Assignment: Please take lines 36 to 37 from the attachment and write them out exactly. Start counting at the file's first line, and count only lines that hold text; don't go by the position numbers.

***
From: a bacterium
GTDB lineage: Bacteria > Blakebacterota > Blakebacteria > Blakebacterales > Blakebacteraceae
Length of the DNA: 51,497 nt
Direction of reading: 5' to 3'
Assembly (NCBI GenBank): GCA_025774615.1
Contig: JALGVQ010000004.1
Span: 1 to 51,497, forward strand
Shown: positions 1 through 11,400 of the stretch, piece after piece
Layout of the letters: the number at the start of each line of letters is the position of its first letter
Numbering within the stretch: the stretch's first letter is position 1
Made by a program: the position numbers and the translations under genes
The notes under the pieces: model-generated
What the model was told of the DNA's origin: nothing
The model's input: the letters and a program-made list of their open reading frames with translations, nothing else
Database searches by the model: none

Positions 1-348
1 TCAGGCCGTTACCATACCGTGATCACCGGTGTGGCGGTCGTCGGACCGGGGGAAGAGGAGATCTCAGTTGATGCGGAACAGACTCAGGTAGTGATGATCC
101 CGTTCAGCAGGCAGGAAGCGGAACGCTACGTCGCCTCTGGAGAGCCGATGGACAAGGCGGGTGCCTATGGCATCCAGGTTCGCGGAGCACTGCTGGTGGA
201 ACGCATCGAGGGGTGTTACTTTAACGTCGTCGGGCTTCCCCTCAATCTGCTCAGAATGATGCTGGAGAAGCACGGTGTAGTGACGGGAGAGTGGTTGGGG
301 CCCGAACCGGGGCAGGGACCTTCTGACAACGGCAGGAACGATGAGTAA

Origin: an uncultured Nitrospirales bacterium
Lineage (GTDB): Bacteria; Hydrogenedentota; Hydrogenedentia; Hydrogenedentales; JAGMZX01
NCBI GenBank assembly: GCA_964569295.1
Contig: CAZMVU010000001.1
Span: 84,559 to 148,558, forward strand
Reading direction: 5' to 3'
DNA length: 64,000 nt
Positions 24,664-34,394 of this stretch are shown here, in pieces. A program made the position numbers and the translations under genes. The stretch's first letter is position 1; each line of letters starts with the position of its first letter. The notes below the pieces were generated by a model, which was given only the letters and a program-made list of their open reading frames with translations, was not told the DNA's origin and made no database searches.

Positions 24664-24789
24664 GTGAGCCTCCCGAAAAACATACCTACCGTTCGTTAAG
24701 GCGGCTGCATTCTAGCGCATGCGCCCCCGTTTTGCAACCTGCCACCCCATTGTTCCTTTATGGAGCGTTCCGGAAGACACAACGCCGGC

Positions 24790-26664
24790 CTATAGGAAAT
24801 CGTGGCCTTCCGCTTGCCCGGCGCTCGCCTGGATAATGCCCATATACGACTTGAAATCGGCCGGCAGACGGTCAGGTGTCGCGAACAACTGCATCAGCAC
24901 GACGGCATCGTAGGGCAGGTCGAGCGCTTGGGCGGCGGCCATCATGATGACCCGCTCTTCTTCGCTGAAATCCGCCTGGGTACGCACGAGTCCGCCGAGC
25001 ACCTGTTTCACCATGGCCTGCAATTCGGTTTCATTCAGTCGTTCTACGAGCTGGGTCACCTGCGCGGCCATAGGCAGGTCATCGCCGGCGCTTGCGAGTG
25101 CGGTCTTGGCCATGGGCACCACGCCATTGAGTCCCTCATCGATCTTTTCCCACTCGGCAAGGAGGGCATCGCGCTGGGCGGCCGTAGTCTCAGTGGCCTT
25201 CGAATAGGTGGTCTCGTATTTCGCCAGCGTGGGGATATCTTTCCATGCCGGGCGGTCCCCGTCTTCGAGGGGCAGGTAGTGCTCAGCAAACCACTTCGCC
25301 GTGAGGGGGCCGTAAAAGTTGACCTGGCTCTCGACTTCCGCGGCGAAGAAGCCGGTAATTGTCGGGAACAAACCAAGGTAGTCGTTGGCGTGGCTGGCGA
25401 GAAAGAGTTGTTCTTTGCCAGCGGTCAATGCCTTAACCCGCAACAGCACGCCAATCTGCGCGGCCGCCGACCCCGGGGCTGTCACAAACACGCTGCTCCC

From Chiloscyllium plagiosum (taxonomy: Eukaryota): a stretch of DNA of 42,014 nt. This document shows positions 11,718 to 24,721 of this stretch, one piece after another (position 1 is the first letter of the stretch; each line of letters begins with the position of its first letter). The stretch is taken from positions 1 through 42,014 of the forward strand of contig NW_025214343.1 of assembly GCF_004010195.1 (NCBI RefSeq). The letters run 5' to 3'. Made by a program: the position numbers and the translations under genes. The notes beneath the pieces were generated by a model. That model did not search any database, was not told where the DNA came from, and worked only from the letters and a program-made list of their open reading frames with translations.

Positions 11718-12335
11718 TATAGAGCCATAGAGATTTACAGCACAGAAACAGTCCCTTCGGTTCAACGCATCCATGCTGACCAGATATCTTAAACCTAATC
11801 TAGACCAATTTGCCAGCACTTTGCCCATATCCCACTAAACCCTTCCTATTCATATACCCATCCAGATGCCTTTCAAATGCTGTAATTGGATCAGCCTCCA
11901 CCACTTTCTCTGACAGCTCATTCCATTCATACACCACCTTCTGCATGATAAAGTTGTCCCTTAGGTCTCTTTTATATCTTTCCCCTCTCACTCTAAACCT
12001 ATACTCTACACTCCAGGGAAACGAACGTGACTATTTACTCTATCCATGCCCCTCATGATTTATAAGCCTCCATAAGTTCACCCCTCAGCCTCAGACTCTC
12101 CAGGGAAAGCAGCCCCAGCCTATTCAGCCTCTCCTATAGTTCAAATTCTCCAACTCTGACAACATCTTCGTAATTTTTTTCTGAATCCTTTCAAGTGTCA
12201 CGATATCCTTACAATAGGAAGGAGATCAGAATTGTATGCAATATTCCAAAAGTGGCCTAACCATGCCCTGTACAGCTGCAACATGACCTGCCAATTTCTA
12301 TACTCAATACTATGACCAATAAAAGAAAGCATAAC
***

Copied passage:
25001 ACCTGTTTCACCATGGCCTGCAATTCGGTTTCATTCAGTCGTTCTACGAGCTGGGTCACCTGCGCGGCCATAGGCAGGTCATCGCCGGCGCTTGCGAGTG
25101 CGGTCTTGGCCATGGGCACCACGCCATTGAGTCCCTCATCGATCTTTTCCCACTCGGCAAGGAGGGCATCGCGCTGGGCGGCCGTAGTCTCAGTGGCCTT